In this photo provided by the Vatican newspaper L'Osservatore Romano, Pope Francis celebrates his inaugural Mass with cardinals, inside the Sistine Chapel, at the Vatican, Thursday, March 14, 2013. (AP Photo/L'Osservatore Romano, ho)
Updated: April 25, 2013 7:06AM
As an observer of the world’s major religious institutions — Christian, Islamic, Buddhist, Hindu and Jewish — I keep a skeptical eye trained toward religious leaders. Sure, they do much to help the world’s poor. But they also control immense amounts of wealth and have political sway and the very human capacity to do wrong.
Hence, I must say I am enthralled by Pope Francis’ apparent renouncement of his church’s worldly wealth and his intention to steer the church back toward humility and simplicity: to become a church catering first and foremost to the poor. I humbly remind regular readers that I had suggested simplifying the Roman Catholic Church’s sometimes-ostentatious display of wealth last week, on the same day Pope Francis was elected.
I never, ever thought I would see a pope choose this path.
I was amazed that at his inaugural mass in St. Peter’s Square, Francis toned down the traditional two-hour ceremony. He transformed it from a coronation — complete with a ruby- and sapphire-studded tiara — to something much more humble. Impressively, he chose a silver ring with gold plate rather than the traditional gold ring for his papacy.
His message was also more real-world and less materialistic. During Mass, he appealed to world leaders to protect poor people and the environment. He did not ride in the so-called “Pope-mobile,” but in an open-air vehicle. At one point, he jumped out to bless a disabled man — such a stark contrast from his recent predecessor and such a refreshing turn. We know that as Cardinal Jorge Mario Bergoglio, he delighted in taking public transportation and paying his own bills. This man takes his vow of poverty seriously.
That said, we have no idea yet how Francis will translate his words into deeds. He is taking over a scandal-plagued institution. Reducing the pomp and splendor is a great first step. But what is next?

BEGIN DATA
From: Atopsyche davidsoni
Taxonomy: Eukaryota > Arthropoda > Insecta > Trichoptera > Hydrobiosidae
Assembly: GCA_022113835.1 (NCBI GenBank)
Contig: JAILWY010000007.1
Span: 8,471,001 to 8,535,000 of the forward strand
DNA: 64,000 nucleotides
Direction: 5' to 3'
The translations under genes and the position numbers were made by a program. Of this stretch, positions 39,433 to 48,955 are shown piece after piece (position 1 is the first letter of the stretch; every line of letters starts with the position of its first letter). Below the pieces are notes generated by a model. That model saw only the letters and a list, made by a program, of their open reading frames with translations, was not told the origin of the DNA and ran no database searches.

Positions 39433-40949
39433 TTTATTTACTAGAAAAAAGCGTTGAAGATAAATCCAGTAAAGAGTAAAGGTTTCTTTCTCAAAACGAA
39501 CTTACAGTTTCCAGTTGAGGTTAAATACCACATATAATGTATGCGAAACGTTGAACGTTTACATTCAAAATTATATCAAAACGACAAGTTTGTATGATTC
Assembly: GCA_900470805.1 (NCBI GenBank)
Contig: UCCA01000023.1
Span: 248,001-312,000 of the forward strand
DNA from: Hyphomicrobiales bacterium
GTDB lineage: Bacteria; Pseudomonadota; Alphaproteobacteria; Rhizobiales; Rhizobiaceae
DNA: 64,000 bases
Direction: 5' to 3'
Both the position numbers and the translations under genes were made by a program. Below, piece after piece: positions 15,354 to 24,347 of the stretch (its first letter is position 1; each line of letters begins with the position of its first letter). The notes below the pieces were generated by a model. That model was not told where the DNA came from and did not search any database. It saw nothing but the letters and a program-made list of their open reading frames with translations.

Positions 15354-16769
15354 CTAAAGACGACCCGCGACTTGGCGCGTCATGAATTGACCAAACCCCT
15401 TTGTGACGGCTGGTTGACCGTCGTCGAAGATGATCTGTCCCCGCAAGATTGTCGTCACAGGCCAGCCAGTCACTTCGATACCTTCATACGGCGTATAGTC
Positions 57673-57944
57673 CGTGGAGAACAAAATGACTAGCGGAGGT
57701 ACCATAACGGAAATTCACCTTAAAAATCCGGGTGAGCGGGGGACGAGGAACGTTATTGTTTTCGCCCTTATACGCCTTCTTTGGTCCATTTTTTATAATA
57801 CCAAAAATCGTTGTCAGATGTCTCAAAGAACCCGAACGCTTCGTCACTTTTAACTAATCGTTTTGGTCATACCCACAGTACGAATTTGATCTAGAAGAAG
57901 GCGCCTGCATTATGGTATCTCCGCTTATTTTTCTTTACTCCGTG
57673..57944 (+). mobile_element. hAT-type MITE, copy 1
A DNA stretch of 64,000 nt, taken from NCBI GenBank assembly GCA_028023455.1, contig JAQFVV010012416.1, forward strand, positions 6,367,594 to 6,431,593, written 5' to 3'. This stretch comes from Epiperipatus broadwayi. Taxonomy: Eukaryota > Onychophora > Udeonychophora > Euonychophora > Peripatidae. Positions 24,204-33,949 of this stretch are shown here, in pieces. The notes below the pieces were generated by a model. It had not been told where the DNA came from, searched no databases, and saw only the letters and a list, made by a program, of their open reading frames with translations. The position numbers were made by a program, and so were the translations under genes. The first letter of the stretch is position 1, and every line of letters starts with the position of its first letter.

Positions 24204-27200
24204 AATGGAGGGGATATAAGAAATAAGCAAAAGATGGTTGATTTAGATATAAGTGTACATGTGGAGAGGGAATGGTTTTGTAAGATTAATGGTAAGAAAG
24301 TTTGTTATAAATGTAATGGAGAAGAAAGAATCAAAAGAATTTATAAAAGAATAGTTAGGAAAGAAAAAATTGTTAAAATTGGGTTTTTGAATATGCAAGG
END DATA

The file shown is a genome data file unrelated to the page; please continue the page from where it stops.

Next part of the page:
We know he publicly protested corporate greed as a cardinal. Will he continue to do so as pope? Will he sell off church assets to help feed the poor? I visited the Vatican Museum the last time I was in Rome and remember feeling aghast at the amount of wealth the church had accumulated over the millennia. I asked myself: To what end? Why does the Vatican need a huge display of ancient Egyptian artifacts worth an untold fortune? It could sell those treasures and feed its poor.
I would love to see that, but cannot believe Francis would do such a thing. I hope to be proven wrong. Similarly, the Catholic Church is one of the largest holders of real estate in the world. Why not sell some of those buildings to provide much-needed medical care to its poorest members?
We’ve seen reports speculating that this pope does not plan to modernize on major social issues. As a cardinal in Argentina, he had publicly opposed gay marriage and gay adoption — but privately offered a compromise on civil unions as the “lesser of two evils,” The New York Times reported, quoting Bergoglio biographer Sergio Rubin. The cardinal also was against contraception. Access to contraception and education is the only way poor women pull themselves out of poverty. In my view, opposing contraception only generates more poor people. It does not help them out of poverty.
Let’s not even think about where this pope will lead his church on issues of abortion or expanding women’s power in church hierarchy: to wit, allowing them to become priests. On those topics, I fear he will not modernize in the least.
It remains a complete mystery how he will handle the church’s priest-pedophilia scandal and how he will reach out to the many thousands of now-adult survivors of sexual abuse by priests.
Nonetheless, Francis’ start is monumental, and for that he deserves great credit.
Bonnie Erbe, host of PBS show “To the Point,” writes this weekly column for Scripps Howard News Service.